ONCE upon a time it was held to be a coarse and shocking circumstance, that some of the characters in these pages are chosen from the most criminal and degraded of London’s population.

As I saw no reason, when I wrote this book, why the dregs of life (so long as their speech did not offend the ear) should not serve the purpose of a moral, as well as its froth and cream, I made bold to believe that this same Once upon a time would not prove to be All-time or even a long time. I saw many strong reasons for pursuing my course. I had read of thieves by scores; seductive fellows (amiable for the most part), faultless in dress, plump in pocket, choice in horse-flesh, bold in bearing, fortunate in gallantry, great at a song, a bottle, pack of cards or dice-box, and fit companions for the bravest. But I had never met (except in Hogarth) with the miserable reality. It appeared to me that to draw a knot of such associates in crime as really did exist; to paint them in all their deformity, in all their wretchedness, in all the squalid misery of their lives; to show them as they really were, for ever skulking uneasily through the dirtiest paths of life, with the great black ghastly gallows closing up their prospect, turn them where they might; it appeared to me that to do this, would be to attempt a something which was needed, and which would be a service to society. And I did it as I best could.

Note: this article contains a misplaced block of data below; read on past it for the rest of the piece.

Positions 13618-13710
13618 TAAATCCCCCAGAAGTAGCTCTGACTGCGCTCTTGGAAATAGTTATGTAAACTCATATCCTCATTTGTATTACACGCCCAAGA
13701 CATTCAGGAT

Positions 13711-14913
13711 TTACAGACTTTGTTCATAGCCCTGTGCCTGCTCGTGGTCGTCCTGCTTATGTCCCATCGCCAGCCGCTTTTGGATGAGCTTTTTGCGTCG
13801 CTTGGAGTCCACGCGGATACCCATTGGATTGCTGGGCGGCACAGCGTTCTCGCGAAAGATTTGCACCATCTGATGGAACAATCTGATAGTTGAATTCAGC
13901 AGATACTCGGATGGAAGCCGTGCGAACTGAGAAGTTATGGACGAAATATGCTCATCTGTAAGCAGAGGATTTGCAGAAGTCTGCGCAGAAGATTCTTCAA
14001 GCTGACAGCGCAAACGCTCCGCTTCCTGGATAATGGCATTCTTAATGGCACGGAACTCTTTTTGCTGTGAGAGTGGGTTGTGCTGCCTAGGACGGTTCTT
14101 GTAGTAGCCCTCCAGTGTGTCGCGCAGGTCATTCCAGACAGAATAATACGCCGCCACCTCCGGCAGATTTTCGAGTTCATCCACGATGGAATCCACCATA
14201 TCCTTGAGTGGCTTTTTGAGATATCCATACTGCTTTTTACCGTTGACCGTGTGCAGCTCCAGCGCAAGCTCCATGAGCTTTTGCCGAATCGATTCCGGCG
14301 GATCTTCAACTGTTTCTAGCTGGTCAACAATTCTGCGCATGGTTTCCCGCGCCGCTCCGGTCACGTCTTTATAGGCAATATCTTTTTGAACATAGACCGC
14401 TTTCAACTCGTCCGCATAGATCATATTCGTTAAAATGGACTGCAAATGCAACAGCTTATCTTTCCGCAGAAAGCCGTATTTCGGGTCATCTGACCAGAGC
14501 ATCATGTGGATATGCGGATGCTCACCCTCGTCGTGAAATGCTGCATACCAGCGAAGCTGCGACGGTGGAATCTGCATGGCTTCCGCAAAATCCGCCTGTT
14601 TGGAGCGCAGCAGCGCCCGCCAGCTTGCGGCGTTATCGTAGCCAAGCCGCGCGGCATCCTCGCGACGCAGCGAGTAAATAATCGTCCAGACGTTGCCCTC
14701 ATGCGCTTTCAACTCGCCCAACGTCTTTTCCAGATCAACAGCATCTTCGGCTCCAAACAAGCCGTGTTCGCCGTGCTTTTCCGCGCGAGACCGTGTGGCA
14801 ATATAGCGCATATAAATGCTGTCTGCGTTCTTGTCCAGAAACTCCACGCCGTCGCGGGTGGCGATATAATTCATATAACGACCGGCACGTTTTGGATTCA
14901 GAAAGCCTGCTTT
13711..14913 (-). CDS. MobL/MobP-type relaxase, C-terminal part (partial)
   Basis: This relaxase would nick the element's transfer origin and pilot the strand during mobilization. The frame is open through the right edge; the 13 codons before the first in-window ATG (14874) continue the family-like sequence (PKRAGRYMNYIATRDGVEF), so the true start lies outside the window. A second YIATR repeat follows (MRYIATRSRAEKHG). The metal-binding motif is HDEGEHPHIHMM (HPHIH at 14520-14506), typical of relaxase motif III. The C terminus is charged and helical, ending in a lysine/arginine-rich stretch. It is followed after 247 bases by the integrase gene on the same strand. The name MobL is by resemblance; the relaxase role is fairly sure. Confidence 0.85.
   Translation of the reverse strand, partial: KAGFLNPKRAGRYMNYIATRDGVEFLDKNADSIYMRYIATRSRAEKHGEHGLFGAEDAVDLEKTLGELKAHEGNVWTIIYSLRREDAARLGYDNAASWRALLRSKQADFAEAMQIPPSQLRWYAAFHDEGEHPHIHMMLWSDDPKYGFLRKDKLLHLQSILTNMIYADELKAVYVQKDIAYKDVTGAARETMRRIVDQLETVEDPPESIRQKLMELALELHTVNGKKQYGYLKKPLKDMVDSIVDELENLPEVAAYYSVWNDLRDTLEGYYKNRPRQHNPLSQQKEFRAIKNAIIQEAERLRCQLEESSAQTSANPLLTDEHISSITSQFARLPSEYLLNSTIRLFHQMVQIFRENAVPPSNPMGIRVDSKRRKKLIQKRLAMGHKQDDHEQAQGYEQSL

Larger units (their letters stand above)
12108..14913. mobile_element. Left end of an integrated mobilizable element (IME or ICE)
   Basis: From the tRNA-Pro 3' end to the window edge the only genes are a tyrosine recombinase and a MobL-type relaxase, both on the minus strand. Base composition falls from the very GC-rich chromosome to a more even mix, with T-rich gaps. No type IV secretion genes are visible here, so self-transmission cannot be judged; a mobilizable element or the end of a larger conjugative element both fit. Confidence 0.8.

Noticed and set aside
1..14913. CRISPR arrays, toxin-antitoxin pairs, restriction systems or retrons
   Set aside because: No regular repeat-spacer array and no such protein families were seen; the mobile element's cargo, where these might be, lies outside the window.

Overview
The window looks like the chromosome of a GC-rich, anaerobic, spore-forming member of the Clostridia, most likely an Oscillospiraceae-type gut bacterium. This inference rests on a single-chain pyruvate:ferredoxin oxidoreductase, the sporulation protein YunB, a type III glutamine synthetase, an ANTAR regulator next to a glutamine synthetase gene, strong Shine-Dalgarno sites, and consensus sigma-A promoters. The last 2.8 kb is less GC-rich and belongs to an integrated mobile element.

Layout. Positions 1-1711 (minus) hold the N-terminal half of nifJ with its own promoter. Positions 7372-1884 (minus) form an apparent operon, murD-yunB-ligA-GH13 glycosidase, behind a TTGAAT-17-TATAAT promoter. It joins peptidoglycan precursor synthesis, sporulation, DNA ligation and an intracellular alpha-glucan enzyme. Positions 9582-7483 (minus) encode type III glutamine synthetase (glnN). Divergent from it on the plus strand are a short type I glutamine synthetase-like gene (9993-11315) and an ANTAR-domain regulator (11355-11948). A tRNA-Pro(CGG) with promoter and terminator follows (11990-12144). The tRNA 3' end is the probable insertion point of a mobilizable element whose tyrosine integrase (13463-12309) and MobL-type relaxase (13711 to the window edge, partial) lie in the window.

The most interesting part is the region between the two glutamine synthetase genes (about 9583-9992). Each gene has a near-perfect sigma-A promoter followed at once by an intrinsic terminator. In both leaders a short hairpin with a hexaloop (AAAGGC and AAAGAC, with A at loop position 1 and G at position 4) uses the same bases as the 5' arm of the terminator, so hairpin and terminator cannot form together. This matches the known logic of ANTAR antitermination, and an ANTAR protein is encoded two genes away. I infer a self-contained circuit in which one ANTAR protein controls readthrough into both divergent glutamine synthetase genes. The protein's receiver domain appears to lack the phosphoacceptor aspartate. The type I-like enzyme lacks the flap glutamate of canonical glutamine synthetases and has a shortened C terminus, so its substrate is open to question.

In every book I know, where such characters are treated of, allurements and fascinations are thrown around them. Even in the Beggar’s Opera, the thieves are represented as leading a life which is rather to be envied than otherwise while MACHEATH, with all the captivations of command, and the devotion of the most beautiful girl and only pure character in the piece, is as much to be admired and emulated by weak beholders, as any fine gentleman in a red coat who has purchased, as VOLTAIRE says, the right to command a couple of thousand men, or so, and to affront death at their head. Johnson’s question, whether any man will turn thief because Macheath is reprieved, seems to me beside the matter. I ask myself, whether any man will be deterred from turning thief, because of Macheath’s being sentenced to death, and because of the existence of Peachum and Lockit; and remembering the captain’s roaring life, great appearance, vast success, and strong advantages, I feel assured that nobody having a bent that way will take any warning from him, or will see anything in the play but a flowery and pleasant road, conducting an honourable ambition—in course of time—to Tyburn Tree.